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Minister Shanmugam: Police collaborate with Meta to counter WhatsApp phishing scams

Minister K. Shanmugam in a Tuesday Parliamentary written reply disclosed Singapore’s collaboration with Meta and Google to combat WhatsApp-related phishing scams.

In November, police warned a surge in a variant exploiting WhatsApp Web, victimizing 93 individuals with losses totaling S$176,000 due to compromised accounts.

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SINGAPORE: Minister for Home Affairs K. Shanmugam revealed that the Singapore Police Force (SPF) has been working with social media giants like Meta and Google in combating phishing scams related to compromised WhatsApp accounts.

In a written reply to two parliamentary questions on phishing scams on Tuesday (9 Jan), Minister Shanmugam detailed SPF’s strategies for countering these fraudulent activities.

He said the SPF has actively engaged with Meta to prevent further exploitation of compromised WhatsApp accounts once they are identified.

“To combat this scam variant, the SPF has been working with Meta to stop further abuse of compromised WhatsApp accounts as soon as they are detected.”

Concurrently, collaborative efforts with online platforms such as Google aim to implement enhanced security measures, including proactive detection and the blocking of phishing site URLs.

Moreover, the imminent rollout of the Online Criminal Harms Act, starting this quarter, will empower the Government to instruct online messaging platforms to deactivate potentially compromised or scam-related accounts, added Mr Shanmugam.

Mr Shanmugam was responding to parliamentary questions filed by Dr Wan Rizal, PAP Member of Parliament for Jalan Besar GRC and Mr Liang Eng Hwa, PAP MP for Bukit Panjang SMC.

Both MPs queried the Ministry about the recent surge in phishing scams, affecting over 237 victims since November 2023, leading to cumulative losses exceeding S$606,000.

They sought details about the Ministry’s enhanced measures to counter such WhatsApp phishing scams.

In response, Mr Shanmugam elucidated that the scams transpired when users unwittingly accessed a counterfeit WhatsApp website while attempting to log into their accounts on their computers.

Subsequently, scammers gained entry to victims’ WhatsApp accounts, assuming their identities to solicit funds from their acquaintances.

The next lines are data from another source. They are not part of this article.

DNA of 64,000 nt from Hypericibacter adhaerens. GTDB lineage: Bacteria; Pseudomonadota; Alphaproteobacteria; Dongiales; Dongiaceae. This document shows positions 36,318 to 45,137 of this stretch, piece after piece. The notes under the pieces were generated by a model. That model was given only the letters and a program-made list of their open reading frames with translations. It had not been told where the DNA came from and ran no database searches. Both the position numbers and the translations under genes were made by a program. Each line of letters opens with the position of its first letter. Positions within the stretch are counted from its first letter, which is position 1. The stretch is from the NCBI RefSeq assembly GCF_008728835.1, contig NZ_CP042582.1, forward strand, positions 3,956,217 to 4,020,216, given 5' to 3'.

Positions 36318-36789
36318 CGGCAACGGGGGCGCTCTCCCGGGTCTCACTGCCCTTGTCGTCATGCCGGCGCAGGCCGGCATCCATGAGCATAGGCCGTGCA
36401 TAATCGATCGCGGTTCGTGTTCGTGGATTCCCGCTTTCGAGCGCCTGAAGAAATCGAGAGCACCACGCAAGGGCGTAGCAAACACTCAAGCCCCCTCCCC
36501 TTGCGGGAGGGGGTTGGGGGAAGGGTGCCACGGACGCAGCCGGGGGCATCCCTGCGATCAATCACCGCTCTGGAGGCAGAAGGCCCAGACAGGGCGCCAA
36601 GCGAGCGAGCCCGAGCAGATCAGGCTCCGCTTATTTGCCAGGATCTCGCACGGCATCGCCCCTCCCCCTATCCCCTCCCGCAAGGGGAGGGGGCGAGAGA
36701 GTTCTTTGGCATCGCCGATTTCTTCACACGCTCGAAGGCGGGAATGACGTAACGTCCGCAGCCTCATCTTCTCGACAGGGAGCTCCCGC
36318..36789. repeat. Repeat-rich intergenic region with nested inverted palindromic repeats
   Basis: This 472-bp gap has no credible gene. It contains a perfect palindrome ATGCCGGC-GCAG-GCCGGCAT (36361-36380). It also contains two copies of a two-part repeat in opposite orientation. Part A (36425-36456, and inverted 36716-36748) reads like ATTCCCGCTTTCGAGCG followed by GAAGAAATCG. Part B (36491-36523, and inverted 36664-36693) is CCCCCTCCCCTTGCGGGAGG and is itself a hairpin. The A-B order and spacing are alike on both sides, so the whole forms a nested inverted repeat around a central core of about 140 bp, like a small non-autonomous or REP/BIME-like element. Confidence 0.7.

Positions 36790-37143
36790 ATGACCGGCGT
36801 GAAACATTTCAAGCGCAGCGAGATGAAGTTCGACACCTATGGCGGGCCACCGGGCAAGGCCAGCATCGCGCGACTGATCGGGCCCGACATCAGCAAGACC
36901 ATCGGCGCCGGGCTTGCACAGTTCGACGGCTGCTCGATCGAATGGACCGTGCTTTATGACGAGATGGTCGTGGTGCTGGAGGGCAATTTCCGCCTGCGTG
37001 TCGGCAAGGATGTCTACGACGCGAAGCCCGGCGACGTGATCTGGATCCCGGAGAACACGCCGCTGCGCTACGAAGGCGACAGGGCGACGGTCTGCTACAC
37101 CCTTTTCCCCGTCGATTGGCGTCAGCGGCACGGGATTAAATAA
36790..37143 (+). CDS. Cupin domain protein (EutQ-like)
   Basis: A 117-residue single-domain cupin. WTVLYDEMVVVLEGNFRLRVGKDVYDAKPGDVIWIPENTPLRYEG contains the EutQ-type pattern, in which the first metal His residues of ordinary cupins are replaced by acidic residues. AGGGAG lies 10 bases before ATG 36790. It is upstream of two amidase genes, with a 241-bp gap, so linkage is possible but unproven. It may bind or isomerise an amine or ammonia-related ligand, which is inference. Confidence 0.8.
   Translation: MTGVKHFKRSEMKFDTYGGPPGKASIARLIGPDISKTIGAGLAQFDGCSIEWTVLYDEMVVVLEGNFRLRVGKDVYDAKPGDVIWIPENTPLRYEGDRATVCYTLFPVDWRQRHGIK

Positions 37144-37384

The police disclosed on 13 November 2023, that a minimum of 93 individuals had fallen prey to a phishing scam involving compromised WhatsApp accounts in November, resulting in losses amounting to at least S$176,000.

Additionally, a recent spike revealed that at least 83 victims succumbed to a DBS Bank phishing scam since January, losing at least S$155,000.

This fraudulent activity involved scammers masquerading as DBS officials through deceptive SMS messages.

Scam-related losses in Singapore hit S$2 billion over 3-year period

Between January 2020 and June 2023, victims in Singapore suffered approximately S$2 billion in losses due to scams.

Globally, scammers were estimated to have stolen around US$1.02 trillion from August 2022 to August 2023, as reported by a study conducted by the Global Anti-Scam Alliance and ScamAdviser, a data service provider.

The study highlighted that the average scam victim in Singapore lost US$4,031, the highest globally, followed by Switzerland at US$3,767 and Austria at US$3,484, pointing to the appeal of these affluent nations as targets for scammers.

On Tuesday, Singapore authorities disclosed advancements in combating scams through the collaboration of the Anti-Scam Centre (ASC) with four major banks.

Utilizing Robotic Process Automation (RPA) technology, the ASC identified victims of job, investment, and other scams.

Employing a proactive strategy, potential victims were promptly alerted via SMS notifications, effectively mitigating further financial risks. DBS Bank, UOB Bank, OCBC Bank, and Standard Chartered Bank were the partnering banks involved.

During the joint operation from 16 September to 31 December 2023, the Police and the partnering banks sent over 48,000 SMS alerts to more than 15,000 scam victims who were customers of these banks. This concerted effort resulted in disrupting over 5,300 ongoing scams and preventing potential financial losses exceeding S$69.43 million.

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1. What is this collaboration on. Just Shan making a phone call to Meta employee, or Zuckerberg gave an unequivocal undertaking via, say a written mode of what they are going to do.

2. Is SG such a huge market for Meta that they bother?

3. Or is he Mouth Shiok LP also shiok equivalent.

4. Looks like to me, say so, so as to get the impression across they ARE DOING stg for their salaries.

I think stopping phishing scam from overseas is pretty straightforward. All you need to do is to freeze incoming calls by our telcos, especially from the Myanmar/Thai border, for example.

Simple……no need double or triple distinction in IT, right?

As for scam on money transfer, the banks can set up a centre to filter such transactions SEAMLESSLY before releasing the customers’ money instantly without any let……difficult or not willing to do!

The main problem is how to Tackle Pigs .

Sorry have never trust Facebook or now Meta to do the Right Thing. I left Facebook becos cannot trust the Platform. They are never held accountable for fucking ppl lives up. They have never apologize for it either. They have never set up a point of check for ppl to lodge complain on bogus acct created by other empire entities.

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